June 15, 2014
June 15, 2014
June 18, 2014
K-12 & Pre-College Engineering
24.1188.1 - 24.1188.24
The Attitudes of Elementary Teachers towards Elementary Engineering (research to practice) In this paper, we ask: What attitudes do elementary school teachers hold about engineering education in the elementary grades? How do those attitudes change after they attend professional development for implementing elementary engineering? How do attitudes change after they implement an engineering curriculum in their own classrooms? What are the psychometrics and scales for the instrument? As part of a large‐scale research study of the efficacy of an engineering curriculum, we recruited ~250 teachers from 150 schools and randomly assigned them (at the school level) to treatment and comparison conditions. We devised a STEM attitudes survey based upon previously published instruments, and revised after validity testing with several hundred subjects. We administered our new STEM attitudes survey to these teachers before our introductory PD workshop; we also administered the same survey before and again after implementing a new engineering unit. Results thus far show the instrument is reliable, with the expected scales also showing internal consistency reliability. Further details of psychometrics will be given in the final paper. From the pre‐survey, we have found that elementary teachers are far more positive about the benefits of teaching science than about the benefits of teaching engineering. They more strongly agree that science, rather than engineering, should be taught to “promote an understanding of how science/engineering affects society”, “to educate future scientists, engineers, and technologists for industry”, “to prepare young people for their future career options”, “to help my students develop an understanding of the natural/human‐made world”, and “to promote an enjoyment of learning”. Teachers also more strongly agreed that science, rather than engineering, “should be taught during preschool”, “should be taught during elementary school”, and should be studied at the university level. Their answers indicated that they believed science is more important for citizens to understand. They also indicated a greater desire and more positive feeling about teaching science than engineering. Further details about the survey, including characterization of teachers’ stereotypical ideas about engineering, will be presented in the final paper. As the post‐survey data is entered and analyzed, we will also be able to answer questions about how teachers’ attitudes change due to their participation in the engineering education professional development and curriculum.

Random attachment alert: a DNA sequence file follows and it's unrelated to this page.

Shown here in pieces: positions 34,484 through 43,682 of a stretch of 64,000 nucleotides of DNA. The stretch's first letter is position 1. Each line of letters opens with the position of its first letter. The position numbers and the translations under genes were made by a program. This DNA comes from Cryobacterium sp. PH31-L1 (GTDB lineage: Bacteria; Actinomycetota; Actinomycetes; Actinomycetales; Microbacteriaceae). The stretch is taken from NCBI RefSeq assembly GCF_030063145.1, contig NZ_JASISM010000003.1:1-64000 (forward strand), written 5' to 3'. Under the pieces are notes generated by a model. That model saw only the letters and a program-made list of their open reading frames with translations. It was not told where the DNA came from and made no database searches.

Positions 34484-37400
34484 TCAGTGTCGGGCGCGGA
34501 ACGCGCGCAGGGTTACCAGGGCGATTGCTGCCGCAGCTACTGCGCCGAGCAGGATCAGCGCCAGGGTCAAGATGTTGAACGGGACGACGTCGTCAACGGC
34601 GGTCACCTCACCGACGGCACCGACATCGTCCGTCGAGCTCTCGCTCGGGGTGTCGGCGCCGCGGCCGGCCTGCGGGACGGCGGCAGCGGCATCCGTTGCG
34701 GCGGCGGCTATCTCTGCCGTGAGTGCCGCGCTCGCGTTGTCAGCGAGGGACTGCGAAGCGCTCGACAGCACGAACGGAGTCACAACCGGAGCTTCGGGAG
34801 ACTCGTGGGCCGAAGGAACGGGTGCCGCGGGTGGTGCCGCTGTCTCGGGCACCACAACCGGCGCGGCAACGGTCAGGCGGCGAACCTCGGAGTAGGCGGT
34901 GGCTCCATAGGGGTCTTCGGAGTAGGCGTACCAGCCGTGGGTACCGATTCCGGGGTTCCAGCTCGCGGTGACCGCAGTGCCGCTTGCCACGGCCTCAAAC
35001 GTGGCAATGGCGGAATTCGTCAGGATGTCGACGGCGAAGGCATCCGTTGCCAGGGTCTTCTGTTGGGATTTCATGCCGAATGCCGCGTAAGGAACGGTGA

Lachapelle, C. P., & Hertel, J. D., & Shams, M. F., & San Antonio, C., & Cunningham, C. M. (2014, June), The Attitudes of Elementary Teachers towards Elementary Engineering (research to practice) Paper presented at 2014 ASEE Annual Conference & Exposition, Indianapolis, Indiana. https://peer.asee.org/23121
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